Sometimes, no matter where you turn, someone else is there, keeping you warm or smothering you, watching you grow or keeping you a baby, protecting you or letting you fly free.
Whatever the reason, most everybody finds out at some point in their lives that being alone is a rare moment. Having someone else in your life, for good or ill, is the law of the land.
That mixture of pain and pleasure is at the heart of Jim Farrell’s "Trailer Park Prophecies," currently running at the Marian Center complex.
The central figure in the play, which Farrell also directed, is Charlie Wendel (played by Joe Picchetti), a flat-out psychic. Once a day, he can put himself into a trance, with the help of his mother (played by Linda Loving) who gently talks him into the trance by recounting their trips to Tastee Freeze. While in that trance, he can foretell the future, conjure the past, locate lost items or people and generally make people gasp at his amazing gift.
His mother, touched deeply by religion and find-a-word puzzles, spends her life scheduling callers to come and visit while Charlie does the Lord’s work. She manages to keep her son in a kind of childhood isolation, treating him like a baby even though he’s 24 years old.
They are a twosome.
Enter Chelsea Cisco, a slightly daft and naive roller-skating server at a Sonic Drive-In. For two years, Chelsea – played winningly by Emily Vitrano – has been coming weekly to have a session with Charlie, always asking about her romantic future. It turns out she has been trying to get him to notice her in a non-psychic way.
Charlie has fallen for Chelsea, and before too long she confesses her love for him, much to the horror of Charlie's mom. They spend the night together on and around the couch, and by morning they are engaged to be married.
They are a twosome.
And then there is Det. Ray Parker, played subtly by Bryce Lord. Parker needs Charlie’s talents to solve a crime, and for a bit, they are a twosome. But after the crime is solved and everyone goes their way, Parker comes back to profess his love for Charlie's mom.
And they become a twosome.
What it all goes to show is that, as Dean Martin famously sang, "everybody loves somebody, sometime."
One of the most difficult things in the world of theater is to direct a play you have written. Every word is precious, and you are rightly protective of the script. A director brings his or her own view to the script, and the two are often in some level of conflict.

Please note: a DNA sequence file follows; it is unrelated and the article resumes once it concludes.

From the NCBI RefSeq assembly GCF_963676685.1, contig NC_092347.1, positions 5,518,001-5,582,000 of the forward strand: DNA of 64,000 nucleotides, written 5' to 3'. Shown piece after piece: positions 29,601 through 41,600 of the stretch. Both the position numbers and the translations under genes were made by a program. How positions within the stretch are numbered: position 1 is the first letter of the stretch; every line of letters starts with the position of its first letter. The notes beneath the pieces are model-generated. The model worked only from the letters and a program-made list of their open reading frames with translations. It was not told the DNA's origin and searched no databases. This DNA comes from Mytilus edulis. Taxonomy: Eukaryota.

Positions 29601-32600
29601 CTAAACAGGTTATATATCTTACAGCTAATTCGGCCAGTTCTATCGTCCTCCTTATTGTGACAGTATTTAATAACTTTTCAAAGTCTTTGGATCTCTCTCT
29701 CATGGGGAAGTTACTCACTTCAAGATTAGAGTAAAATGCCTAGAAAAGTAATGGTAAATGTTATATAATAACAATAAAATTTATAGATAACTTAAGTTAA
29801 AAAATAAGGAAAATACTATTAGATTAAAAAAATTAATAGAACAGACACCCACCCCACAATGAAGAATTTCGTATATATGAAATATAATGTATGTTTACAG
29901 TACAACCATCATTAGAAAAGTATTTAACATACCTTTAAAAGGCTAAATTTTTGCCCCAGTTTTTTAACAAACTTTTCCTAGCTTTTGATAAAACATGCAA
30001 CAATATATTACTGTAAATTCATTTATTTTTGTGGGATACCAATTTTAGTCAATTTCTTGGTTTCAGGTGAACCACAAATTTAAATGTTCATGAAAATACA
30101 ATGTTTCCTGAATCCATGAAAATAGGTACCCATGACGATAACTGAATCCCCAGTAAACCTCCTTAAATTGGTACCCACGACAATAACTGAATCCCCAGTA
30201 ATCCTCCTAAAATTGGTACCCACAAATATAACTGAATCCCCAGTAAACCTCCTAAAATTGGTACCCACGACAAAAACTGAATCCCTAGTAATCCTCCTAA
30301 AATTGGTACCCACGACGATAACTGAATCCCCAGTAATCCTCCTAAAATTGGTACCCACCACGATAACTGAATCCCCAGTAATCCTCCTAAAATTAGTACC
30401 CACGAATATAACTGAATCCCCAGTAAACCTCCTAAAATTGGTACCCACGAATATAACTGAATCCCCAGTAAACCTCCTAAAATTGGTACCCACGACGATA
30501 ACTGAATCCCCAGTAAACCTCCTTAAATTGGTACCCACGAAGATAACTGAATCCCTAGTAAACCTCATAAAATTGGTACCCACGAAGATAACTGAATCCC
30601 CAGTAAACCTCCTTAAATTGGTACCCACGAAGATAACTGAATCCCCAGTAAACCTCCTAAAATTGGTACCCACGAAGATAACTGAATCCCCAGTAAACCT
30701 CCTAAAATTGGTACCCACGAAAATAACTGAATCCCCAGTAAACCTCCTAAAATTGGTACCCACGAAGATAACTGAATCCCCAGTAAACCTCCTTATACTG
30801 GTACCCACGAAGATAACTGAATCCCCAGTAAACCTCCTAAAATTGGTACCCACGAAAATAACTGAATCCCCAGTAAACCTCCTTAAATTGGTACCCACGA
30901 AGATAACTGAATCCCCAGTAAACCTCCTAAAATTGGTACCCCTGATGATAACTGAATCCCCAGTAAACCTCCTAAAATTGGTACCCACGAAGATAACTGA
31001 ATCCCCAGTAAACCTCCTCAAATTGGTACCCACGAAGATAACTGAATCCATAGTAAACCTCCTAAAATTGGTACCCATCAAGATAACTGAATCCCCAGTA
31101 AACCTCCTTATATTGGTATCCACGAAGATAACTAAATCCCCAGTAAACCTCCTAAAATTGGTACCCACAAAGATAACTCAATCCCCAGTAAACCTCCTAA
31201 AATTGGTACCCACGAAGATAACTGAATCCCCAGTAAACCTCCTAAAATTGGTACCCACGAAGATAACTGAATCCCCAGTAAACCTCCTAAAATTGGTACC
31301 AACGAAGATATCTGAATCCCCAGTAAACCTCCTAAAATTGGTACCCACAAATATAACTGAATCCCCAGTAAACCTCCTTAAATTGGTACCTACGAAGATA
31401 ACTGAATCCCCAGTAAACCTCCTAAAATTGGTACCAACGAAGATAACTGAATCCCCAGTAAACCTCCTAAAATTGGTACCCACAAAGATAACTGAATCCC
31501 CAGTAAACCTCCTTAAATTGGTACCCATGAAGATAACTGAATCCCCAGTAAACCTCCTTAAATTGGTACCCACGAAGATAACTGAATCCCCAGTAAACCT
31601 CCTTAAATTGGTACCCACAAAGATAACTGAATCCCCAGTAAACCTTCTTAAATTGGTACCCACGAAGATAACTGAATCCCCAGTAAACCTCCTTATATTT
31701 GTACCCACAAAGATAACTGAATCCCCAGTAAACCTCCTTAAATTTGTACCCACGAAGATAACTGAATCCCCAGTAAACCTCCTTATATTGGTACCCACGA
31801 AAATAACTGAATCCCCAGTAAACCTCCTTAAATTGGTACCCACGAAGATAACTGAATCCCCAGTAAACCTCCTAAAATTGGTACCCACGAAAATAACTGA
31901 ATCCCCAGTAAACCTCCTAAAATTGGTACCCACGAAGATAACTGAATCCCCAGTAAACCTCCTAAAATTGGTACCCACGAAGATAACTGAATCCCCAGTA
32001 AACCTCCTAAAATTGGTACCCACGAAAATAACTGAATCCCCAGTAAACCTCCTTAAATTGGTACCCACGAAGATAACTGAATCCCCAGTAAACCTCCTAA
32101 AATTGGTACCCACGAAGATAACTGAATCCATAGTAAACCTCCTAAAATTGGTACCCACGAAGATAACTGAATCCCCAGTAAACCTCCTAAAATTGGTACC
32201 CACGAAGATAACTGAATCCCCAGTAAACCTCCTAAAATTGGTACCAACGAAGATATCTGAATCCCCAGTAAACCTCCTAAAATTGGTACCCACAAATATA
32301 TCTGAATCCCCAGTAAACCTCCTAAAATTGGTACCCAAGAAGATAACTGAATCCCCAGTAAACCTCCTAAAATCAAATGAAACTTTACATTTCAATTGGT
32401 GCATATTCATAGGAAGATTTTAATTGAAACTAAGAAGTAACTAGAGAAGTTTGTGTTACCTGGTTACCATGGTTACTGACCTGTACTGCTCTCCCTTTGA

But Farrell pulls the task off, thanks to a script that wanders between schmaltz, biting humor and breathless attempts at tenderness. If it all seems a bit unsurprising, it’s okay because of the actors. You can easily forgive some of the predictability because of the talent on the stage.
Picchetti moves his character from his mother’s pawn to Chelsea’s lover to a candidate for both husband and son of the year. He’s got a facile face and mugs at the all the right times. His trance work is especially funny with his directions for healing laugh-a-minute.
Linda Loving is every son's nightmare as a mother. Controlling and bitterly protective, she maintains a consistent persona until the very end of the play. She can dominate a scene when need be but is equally effective as a secondary player.
Vitrano has the darling, daffy and direct Chelsea Cisco down pat. She is lovely and has a gift for comedic timing that is special. Her glance aside, her look away and her limber body curled on the couch make her a mixture of frivolous temptation and earnest desire. She very nearly steals this show out from under the rest of the cast.
But that theft is prevented by the marvelous Lord who has done just about everything in Milwaukee theater. He takes a character who could easily have served just as a straight man to the other three and gives him a befuddled dedication to crime solving while giving us an earnest wonder at the miracle of Charlie. While the other three characters are all over the top, Lord proves, as it has been proven so many times before, that less is more. While the others are frantic and loud, he is calm and serene.
Every time I see Lord on stage, I am reminded of how lucky we are to have him in our city.
This play is not perfect, by any means. I would have liked to see all the characters have some more dimension to them. A little growth or expansion would be nice. We are missing some warmth from all of them, something that would make us like them more and care more about what happens to them.
But it’s a funny play and an interesting story with a great cast.
"Trailer Park Prophecies" runs through Jan. 26. Information is available at splinter-group.org.
With a history in Milwaukee stretching back decades, Dave tries to bring a unique perspective to his writing, whether it's sports, politics, theater or any other issue.
He's seen Milwaukee grow, suffer pangs of growth, strive for success and has been involved in many efforts to both shape and re-shape the city. He's a happy man, now that he's quit playing golf, and enjoys music, his children and grandchildren and the myriad of sports in this state. He loves great food and hates bullies and people who think they are smarter than everyone else.
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Despite some opinions to the contrary, Dave likes most stuff. But he is a skeptic who constantly wonders about the world around him. So many questions, so few answers.